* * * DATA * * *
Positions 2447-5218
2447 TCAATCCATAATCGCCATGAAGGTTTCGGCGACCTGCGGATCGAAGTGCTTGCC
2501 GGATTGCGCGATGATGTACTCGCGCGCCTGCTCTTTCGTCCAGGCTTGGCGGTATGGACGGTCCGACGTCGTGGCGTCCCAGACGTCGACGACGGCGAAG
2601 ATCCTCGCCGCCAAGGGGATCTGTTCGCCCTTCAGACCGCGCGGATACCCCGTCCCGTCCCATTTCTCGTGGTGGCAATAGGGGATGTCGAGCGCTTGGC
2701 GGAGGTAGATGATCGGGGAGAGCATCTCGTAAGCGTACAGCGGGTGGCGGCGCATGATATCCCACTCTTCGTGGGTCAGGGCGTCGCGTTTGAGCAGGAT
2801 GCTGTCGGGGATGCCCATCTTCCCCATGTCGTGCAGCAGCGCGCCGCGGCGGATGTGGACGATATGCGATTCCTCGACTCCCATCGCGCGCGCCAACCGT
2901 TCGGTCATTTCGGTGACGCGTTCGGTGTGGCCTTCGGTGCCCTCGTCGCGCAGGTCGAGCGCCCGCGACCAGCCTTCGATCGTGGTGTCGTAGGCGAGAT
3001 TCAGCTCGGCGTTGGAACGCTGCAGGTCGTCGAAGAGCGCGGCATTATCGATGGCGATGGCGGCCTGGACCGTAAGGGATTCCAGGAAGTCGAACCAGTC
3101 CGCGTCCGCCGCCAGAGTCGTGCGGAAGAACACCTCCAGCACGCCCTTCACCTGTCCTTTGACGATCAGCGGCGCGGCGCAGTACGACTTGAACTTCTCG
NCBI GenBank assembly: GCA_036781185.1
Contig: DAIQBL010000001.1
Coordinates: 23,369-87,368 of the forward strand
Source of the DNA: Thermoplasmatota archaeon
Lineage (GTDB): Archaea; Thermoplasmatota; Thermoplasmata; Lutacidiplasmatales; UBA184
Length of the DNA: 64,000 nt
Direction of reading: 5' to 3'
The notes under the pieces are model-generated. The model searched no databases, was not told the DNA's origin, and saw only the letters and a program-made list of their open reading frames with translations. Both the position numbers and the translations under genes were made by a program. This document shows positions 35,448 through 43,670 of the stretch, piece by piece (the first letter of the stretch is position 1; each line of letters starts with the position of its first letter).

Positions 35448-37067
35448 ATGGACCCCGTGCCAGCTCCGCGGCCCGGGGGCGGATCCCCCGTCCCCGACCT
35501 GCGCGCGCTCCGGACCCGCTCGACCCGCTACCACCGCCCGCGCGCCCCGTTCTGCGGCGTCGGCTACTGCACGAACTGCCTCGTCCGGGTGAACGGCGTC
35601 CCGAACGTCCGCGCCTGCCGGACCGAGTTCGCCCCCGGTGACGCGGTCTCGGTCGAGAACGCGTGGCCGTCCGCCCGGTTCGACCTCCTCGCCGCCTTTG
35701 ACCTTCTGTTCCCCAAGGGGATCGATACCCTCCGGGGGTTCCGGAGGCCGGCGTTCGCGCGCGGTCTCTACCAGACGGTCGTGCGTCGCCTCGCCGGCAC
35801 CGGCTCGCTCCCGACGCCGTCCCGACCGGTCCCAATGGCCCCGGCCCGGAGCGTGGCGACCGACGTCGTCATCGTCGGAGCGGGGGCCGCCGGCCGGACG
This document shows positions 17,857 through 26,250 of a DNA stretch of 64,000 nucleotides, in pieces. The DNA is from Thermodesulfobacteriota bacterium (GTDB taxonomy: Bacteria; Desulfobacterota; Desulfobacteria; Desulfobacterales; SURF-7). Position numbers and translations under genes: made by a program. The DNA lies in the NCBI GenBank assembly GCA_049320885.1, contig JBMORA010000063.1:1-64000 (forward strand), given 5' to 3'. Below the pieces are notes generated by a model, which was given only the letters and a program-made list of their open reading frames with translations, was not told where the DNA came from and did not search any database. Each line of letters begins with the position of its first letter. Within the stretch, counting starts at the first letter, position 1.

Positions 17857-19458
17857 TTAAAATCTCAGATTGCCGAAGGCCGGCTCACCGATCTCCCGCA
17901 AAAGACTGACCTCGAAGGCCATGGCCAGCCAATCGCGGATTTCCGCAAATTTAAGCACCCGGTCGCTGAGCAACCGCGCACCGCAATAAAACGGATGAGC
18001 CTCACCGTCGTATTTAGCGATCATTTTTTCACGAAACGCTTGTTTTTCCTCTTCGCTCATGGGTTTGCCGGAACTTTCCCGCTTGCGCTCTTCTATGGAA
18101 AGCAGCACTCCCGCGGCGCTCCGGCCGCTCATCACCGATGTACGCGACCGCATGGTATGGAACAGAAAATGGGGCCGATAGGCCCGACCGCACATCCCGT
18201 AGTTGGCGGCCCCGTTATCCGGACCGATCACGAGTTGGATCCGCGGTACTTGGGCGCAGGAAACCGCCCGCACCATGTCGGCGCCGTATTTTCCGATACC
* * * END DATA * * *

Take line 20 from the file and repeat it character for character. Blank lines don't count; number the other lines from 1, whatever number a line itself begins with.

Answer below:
35501 GCGCGCGCTCCGGACCCGCTCGACCCGCTACCACCGCCCGCGCGCCCCGTTCTGCGGCGTCGGCTACTGCACGAACTGCCTCGTCCGGGTGAACGGCGTC